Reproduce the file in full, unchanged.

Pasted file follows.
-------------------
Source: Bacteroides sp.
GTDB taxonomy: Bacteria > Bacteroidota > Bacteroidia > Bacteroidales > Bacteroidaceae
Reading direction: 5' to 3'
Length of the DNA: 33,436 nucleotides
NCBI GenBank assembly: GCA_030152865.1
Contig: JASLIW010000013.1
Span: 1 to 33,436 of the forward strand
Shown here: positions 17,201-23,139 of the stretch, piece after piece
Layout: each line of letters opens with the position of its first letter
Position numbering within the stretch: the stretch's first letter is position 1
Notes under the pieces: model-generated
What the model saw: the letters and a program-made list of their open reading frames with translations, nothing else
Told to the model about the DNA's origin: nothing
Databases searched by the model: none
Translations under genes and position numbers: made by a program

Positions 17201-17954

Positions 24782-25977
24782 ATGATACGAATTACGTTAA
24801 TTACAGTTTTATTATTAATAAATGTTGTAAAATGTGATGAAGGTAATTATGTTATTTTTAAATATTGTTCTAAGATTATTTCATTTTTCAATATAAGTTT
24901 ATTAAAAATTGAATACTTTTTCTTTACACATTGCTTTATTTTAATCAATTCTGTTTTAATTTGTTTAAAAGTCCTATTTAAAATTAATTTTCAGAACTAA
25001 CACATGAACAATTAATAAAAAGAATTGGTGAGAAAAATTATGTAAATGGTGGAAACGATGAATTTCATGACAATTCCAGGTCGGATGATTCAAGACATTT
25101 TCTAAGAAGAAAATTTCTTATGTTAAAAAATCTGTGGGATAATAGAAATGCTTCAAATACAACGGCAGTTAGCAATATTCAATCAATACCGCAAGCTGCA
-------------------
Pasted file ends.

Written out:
Source: Bacteroides sp.
GTDB taxonomy: Bacteria > Bacteroidota > Bacteroidia > Bacteroidales > Bacteroidaceae
Reading direction: 5' to 3'
Length of the DNA: 33,436 nucleotides
NCBI GenBank assembly: GCA_030152865.1
Contig: JASLIW010000013.1
Span: 1 to 33,436 of the forward strand
Shown here: positions 17,201-23,139 of the stretch, piece after piece
Layout: each line of letters opens with the position of its first letter
Position numbering within the stretch: the stretch's first letter is position 1
Notes under the pieces: model-generated
What the model saw: the letters and a program-made list of their open reading frames with translations, nothing else
Told to the model about the DNA's origin: nothing
Databases searched by the model: none
Translations under genes and position numbers: made by a program

Positions 17201-17954

Positions 24782-25977
24782 ATGATACGAATTACGTTAA
24801 TTACAGTTTTATTATTAATAAATGTTGTAAAATGTGATGAAGGTAATTATGTTATTTTTAAATATTGTTCTAAGATTATTTCATTTTTCAATATAAGTTT
24901 ATTAAAAATTGAATACTTTTTCTTTACACATTGCTTTATTTTAATCAATTCTGTTTTAATTTGTTTAAAAGTCCTATTTAAAATTAATTTTCAGAACTAA
25001 CACATGAACAATTAATAAAAAGAATTGGTGAGAAAAATTATGTAAATGGTGGAAACGATGAATTTCATGACAATTCCAGGTCGGATGATTCAAGACATTT
25101 TCTAAGAAGAAAATTTCTTATGTTAAAAAATCTGTGGGATAATAGAAATGCTTCAAATACAACGGCAGTTAGCAATATTCAATCAATACCGCAAGCTGCA